(C) It's NOT: Continuous Participle first becomes (=) a gerund, then the Gerund becomes (=) a noun, then the Noun becomes (=) an Adjective.
    It is Continuous Participle becomes (=) Adjective. For example,

    Running water (not gerund, simply Participle acting as Adjective)
    Falling snow (not gerund)
    Burning desire (not gerund)
    Cooked meat
    Broken window
    Pressed shirt

    See my previous response re"[Waiting] can be vexing" and "[Waiting for people] can be vexing".

    1. Waiting can be vexing. (Participle as Gerund and subject)
    2. Waiting for people can be vexing. (Participle as Participle/Verb)
    3. A waiting lover. (Participle as Adjective, NOT gerund as adjective)

  6. #46
    jwschang Guest

    Re: GOING TO, ETC

    Quote Originally Posted by Casiopea
    Quote Originally Posted by jwschang
    For very good reasons, the two classifications don't overlap:

    (A) Construction:
    1. Absolute phrase
    2. Preposition phrase
    3. Infinitive phrase
    4. Participle phrase (Continuous or Perfect Participle)

    (B) Usage:
    1. Noun phrase
    2. Adjective phrase
    3. Adverb phrase
    Moreover, could you offer some examples illustrating the difference between a participle phrase functioning as an adjective, a noun, and an adverb? :D
    :D
    (A) CONTINUOUS Participle phrases function as Noun phrases or Adjective phrases.
    (B) PERFECT Participle phrases function as Adjective phrases. I don't think it can function as a Noun phrase.
    (C) Neither CONTINUOUS nor PERFECT Participle phrases can function as an Adverb phrase. (Can't think of any such usage).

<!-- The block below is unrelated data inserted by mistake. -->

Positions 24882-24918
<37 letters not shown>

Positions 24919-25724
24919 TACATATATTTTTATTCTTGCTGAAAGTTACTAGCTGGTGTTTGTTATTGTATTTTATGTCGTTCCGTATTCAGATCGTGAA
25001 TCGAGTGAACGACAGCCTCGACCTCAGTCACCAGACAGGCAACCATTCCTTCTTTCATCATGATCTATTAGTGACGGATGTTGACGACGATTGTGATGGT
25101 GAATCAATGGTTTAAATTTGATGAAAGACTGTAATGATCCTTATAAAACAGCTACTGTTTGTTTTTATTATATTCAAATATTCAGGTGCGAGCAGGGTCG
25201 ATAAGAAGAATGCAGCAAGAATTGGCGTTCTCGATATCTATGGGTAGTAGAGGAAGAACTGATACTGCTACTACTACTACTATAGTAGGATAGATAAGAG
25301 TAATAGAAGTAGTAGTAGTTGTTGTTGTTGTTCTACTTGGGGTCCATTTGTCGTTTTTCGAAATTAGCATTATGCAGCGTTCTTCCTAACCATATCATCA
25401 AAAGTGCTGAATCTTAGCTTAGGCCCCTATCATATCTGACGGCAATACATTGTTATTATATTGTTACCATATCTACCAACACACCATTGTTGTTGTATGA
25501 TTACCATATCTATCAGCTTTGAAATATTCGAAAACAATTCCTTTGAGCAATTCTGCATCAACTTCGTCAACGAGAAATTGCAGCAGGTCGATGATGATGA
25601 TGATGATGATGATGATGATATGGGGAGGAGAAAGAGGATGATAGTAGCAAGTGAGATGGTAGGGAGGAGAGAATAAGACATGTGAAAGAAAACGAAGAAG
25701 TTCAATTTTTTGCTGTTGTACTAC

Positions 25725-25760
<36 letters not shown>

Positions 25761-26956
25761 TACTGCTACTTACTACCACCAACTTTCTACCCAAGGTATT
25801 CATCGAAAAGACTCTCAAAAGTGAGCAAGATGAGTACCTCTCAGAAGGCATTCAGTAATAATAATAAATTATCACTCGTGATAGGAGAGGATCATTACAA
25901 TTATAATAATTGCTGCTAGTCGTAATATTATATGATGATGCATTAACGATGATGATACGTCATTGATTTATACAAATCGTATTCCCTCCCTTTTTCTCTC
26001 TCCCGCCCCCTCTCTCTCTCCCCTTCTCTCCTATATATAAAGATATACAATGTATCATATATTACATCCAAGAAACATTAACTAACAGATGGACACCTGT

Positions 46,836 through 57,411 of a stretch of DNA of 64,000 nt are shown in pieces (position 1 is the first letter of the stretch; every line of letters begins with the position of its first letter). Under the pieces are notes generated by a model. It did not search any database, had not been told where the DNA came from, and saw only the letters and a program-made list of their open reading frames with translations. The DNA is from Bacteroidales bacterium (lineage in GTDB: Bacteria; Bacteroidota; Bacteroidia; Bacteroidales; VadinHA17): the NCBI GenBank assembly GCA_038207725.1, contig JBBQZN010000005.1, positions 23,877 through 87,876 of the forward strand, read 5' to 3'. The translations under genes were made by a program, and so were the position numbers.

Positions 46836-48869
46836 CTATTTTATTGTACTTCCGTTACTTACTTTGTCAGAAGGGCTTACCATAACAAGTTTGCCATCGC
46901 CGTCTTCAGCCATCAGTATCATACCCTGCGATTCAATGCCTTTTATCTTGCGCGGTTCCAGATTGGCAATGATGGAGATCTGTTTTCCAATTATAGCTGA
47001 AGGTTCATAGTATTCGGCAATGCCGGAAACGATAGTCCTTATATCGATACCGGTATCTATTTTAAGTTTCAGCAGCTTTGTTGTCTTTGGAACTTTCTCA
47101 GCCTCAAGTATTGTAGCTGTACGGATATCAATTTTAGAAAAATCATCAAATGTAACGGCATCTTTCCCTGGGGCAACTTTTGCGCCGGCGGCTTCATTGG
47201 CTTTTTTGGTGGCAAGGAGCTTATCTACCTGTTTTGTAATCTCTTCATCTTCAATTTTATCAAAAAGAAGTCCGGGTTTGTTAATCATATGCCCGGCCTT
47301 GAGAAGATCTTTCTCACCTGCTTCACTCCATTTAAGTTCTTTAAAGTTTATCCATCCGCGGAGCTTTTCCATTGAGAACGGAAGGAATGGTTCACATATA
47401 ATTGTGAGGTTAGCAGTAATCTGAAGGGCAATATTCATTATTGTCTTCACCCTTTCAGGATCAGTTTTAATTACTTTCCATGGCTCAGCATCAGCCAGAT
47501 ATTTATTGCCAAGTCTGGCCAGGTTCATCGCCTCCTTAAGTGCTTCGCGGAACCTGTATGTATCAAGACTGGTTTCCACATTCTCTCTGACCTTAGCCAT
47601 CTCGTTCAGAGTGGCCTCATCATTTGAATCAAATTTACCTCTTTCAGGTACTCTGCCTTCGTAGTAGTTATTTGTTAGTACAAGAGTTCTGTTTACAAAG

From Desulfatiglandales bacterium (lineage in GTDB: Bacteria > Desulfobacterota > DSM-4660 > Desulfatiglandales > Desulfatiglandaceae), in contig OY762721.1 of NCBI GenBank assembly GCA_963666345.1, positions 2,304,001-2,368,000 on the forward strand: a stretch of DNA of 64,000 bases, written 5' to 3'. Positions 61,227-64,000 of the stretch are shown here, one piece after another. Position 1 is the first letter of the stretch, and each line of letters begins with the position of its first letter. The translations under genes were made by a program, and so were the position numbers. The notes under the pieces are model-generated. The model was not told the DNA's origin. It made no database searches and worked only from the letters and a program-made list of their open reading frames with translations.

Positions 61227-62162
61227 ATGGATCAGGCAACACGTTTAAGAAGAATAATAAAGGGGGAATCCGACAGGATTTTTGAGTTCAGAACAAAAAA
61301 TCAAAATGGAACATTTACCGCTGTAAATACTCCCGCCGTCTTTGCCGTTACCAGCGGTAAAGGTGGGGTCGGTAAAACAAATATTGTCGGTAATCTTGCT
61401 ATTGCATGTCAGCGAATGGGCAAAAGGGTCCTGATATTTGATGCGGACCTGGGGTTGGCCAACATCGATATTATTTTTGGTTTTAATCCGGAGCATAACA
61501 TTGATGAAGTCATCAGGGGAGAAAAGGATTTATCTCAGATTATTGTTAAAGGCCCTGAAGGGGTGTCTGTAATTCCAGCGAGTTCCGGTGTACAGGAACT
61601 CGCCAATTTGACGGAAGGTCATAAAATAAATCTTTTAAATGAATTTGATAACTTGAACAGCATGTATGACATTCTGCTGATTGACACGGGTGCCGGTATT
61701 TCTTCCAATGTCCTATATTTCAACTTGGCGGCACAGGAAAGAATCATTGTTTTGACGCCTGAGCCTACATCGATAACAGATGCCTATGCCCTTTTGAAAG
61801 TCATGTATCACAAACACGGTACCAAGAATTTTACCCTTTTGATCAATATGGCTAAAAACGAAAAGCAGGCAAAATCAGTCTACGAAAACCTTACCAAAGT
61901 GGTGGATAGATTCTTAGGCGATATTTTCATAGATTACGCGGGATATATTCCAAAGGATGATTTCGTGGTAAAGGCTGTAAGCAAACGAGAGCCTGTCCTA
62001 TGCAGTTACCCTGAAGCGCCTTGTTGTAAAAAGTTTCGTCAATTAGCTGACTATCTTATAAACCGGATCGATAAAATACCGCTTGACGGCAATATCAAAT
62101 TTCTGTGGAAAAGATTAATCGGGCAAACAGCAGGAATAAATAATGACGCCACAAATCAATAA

1. [Taking advantage of people] isn't too ethical. (Noun phrase)
    2. [Picking his teeth], he stared at me. (Adjective phrase)
    3. [Asked for a reply], he dragged his feet. (Adjective phrase)
    4. Shoes [made in China] are good and cheap. (Adjective phrase)

  7. #47
    jwschang Guest

    Re: GOING TO, ETC

    Quote Originally Posted by Casiopea
    :D I think I get it. :D Thank you :D
    He, searching diligently, soon found the lost coin.
    Or copular,
    He was searching diligently. He soon found the lost coin.
    Getting back to the original topic, 'searching' functions as a predicate adjective in that sentence, right?
    :D
    In this case, it's not the same as "I'm going to type a letter". I'd say it's the participle as the main verb, and with "was" forms the past continuous.

  8. #48
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    Re: GOING TO, ETC

    Quote Originally Posted by jwschang